Senators propose changes to ballot initiative success
BY EMMA J. MURPHY
Missouri News Network
JEFFERSON CITY — Raising the threshold for ballot initiatives, a way for Missouri residents to directly amend the state’s constitution, was discussed by senators on Monday.
Several senators said the recent legalization of recreational marijuana and Clean Missouri were examples of how voters can be misled by ballot initiatives, resulting in an amended constitution.
A series of eight bills and resolutions that would modify the process for amending the Missouri Constitution were heard by the Senate Committee for Local Government and Elections. Similar proposals have been heard in the House and await action on the floor.
As of now, a simple majority of the public vote is needed to amend the constitution with the initiative process.
Advocates for increasing the threshold for ballot initiatives — including Sen. Rick Brattin, R-Harrisonville — claimed that it has become too easy to change Missouri’s Constitution.
Brattin’s proposal, SJR 17, would raise the threshold to require approval from two-thirds of voters among other limitations.
“It’s reprehensible that we have over 200 pages in our state constitution ... which has been changed 119 times,” said Brattin. He compared Missouri’s Constitution to the U.S. Constitution, which is more difficult to amend and has had only 27 amendments since the document’s creation.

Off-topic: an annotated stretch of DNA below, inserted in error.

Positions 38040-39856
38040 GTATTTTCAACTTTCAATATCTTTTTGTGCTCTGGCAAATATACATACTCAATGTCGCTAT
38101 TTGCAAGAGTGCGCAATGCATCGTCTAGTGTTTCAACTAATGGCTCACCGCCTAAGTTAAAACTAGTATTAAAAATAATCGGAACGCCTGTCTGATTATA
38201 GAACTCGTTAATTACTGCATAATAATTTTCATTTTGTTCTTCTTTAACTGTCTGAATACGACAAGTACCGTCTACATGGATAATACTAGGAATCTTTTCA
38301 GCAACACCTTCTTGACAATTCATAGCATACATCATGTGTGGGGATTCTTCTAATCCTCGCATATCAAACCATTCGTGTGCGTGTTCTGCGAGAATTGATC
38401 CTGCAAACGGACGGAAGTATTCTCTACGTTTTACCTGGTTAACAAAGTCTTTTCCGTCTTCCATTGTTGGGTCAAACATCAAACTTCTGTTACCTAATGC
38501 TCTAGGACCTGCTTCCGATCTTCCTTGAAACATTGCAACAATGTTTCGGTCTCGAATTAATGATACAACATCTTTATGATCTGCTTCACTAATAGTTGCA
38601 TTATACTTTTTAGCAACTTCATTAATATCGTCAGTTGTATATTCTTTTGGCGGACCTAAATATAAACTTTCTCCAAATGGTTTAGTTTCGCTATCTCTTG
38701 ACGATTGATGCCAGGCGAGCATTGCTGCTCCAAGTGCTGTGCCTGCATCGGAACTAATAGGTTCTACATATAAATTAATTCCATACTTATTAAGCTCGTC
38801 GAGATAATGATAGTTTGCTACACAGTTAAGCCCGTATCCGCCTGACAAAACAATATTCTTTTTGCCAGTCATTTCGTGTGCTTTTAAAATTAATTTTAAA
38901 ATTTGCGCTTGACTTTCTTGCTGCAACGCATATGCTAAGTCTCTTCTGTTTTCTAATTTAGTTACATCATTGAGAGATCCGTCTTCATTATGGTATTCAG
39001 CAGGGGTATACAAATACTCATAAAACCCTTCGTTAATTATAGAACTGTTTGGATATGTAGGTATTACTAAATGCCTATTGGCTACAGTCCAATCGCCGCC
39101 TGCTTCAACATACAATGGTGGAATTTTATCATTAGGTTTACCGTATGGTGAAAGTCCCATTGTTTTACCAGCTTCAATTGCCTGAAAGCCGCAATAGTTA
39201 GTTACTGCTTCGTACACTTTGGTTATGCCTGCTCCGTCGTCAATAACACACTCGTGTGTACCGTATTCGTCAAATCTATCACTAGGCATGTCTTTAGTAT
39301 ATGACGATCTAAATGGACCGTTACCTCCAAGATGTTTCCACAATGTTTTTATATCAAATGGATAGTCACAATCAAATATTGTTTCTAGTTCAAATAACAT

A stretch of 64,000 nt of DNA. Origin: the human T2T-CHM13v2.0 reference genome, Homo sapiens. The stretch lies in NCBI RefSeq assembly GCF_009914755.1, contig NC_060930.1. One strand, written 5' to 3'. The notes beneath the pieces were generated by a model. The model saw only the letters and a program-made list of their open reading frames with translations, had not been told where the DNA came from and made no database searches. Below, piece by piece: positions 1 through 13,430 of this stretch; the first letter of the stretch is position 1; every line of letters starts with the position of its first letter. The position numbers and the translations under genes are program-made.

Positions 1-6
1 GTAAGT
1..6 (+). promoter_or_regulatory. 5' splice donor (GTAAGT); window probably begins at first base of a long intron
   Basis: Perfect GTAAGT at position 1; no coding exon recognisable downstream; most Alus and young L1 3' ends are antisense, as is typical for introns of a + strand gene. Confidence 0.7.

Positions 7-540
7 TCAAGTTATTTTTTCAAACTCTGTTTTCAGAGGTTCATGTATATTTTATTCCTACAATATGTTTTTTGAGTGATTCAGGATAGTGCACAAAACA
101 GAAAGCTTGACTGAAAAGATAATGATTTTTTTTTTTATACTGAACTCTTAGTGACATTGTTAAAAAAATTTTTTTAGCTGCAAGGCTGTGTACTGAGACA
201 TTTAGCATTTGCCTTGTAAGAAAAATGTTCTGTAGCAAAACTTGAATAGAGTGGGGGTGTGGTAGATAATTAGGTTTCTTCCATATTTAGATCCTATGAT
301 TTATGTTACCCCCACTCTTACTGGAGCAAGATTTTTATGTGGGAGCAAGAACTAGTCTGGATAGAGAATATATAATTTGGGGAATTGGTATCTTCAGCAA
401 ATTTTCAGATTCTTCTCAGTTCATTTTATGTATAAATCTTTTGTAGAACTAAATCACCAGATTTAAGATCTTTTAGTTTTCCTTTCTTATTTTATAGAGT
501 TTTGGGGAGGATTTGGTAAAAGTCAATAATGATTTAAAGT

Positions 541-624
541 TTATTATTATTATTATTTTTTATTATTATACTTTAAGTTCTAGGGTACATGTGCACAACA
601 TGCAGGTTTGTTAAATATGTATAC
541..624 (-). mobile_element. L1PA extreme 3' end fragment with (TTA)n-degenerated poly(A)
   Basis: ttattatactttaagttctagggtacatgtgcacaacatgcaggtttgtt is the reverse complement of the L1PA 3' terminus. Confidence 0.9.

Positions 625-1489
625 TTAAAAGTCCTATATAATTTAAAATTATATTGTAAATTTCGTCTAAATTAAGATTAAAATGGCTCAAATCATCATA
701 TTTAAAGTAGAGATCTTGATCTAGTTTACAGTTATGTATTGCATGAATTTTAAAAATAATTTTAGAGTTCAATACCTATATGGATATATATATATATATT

Elizabeth Franklin, a resident of Missouri, questioned what the Missouri Constitution needed protecting from: “Shouldn’t we be celebrating this document with ideas from both the General Assembly and the people of this state?”
Sen. Andrew Koenig, R-Manchester, proposed a resolution that would require a majority of all Missouri registered voters to pass any initiative rather than a simple majority of the voters who show up to the polls.
Former Missouri legislator Bob Johnson defended the current process, calling it “sacred and trusted” as it “gives voters the freedom to determine the laws that govern us.”
Denise Lieberman from the Missouri Voter Protection Coalition said that the resolution proposed by Koenig requiring “a majority of all people registered to vote rather than the people who choose to vote undermines our process by raising the threshold to near-impossible levels.”
Other resolutions proposed limiting who could gather signatures for ballot initiative petitions to only residents of Missouri.
“Your right to free speech is not dependent on your status as a voter, or your status as a resident of the state,” said Lieberman.
Witnesses in support of raising the threshold for these initiatives included the Missouri Farm Bureau, the Missouri Soybean Association, the Missouri Chamber of Commerce and the Opportunity Solutions Project.
Sens. John Rizzo, D-Independence, and Barbara Washington, D-Kansas City, spoke out against these proposals during the committee meeting.
Rizzo responded to a witness’ reference of when Democrats had the majority in the General Assembly years ago and similar changes to the process of amending the constitution were proposed.
“The pendulum can swing hard and fast, so I would be wary of making changes like these,” said Rizzo.
Sen. Caleb Rowden, R-Columbia, had a resolution in the committee as well but chose to remove it from the hearing schedule. He could not be reached for comment.
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